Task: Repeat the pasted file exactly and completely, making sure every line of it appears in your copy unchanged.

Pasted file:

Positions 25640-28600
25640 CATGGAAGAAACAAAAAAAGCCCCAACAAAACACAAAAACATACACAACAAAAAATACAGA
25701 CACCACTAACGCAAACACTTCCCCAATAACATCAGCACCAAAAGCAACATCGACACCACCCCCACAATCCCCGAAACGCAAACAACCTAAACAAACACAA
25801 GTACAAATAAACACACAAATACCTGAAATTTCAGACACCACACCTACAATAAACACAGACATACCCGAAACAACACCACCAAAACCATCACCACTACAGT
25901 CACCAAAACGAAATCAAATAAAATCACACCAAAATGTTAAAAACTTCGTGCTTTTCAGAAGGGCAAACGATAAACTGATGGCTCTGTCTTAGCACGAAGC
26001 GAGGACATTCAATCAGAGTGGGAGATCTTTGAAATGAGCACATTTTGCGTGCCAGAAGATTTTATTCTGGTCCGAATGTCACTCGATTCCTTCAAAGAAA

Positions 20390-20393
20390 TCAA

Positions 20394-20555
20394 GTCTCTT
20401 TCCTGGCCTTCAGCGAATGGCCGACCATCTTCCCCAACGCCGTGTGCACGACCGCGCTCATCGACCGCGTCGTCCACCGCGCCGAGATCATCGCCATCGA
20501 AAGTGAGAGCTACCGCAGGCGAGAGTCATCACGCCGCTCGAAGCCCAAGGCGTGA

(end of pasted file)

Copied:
Positions 25640-28600
25640 CATGGAAGAAACAAAAAAAGCCCCAACAAAACACAAAAACATACACAACAAAAAATACAGA
25701 CACCACTAACGCAAACACTTCCCCAATAACATCAGCACCAAAAGCAACATCGACACCACCCCCACAATCCCCGAAACGCAAACAACCTAAACAAACACAA
25801 GTACAAATAAACACACAAATACCTGAAATTTCAGACACCACACCTACAATAAACACAGACATACCCGAAACAACACCACCAAAACCATCACCACTACAGT
25901 CACCAAAACGAAATCAAATAAAATCACACCAAAATGTTAAAAACTTCGTGCTTTTCAGAAGGGCAAACGATAAACTGATGGCTCTGTCTTAGCACGAAGC
26001 GAGGACATTCAATCAGAGTGGGAGATCTTTGAAATGAGCACATTTTGCGTGCCAGAAGATTTTATTCTGGTCCGAATGTCACTCGATTCCTTCAAAGAAA

Positions 20390-20393
20390 TCAA

Positions 20394-20555
20394 GTCTCTT
20401 TCCTGGCCTTCAGCGAATGGCCGACCATCTTCCCCAACGCCGTGTGCACGACCGCGCTCATCGACCGCGTCGTCCACCGCGCCGAGATCATCGCCATCGA
20501 AAGTGAGAGCTACCGCAGGCGAGAGTCATCACGCCGCTCGAAGCCCAAGGCGTGA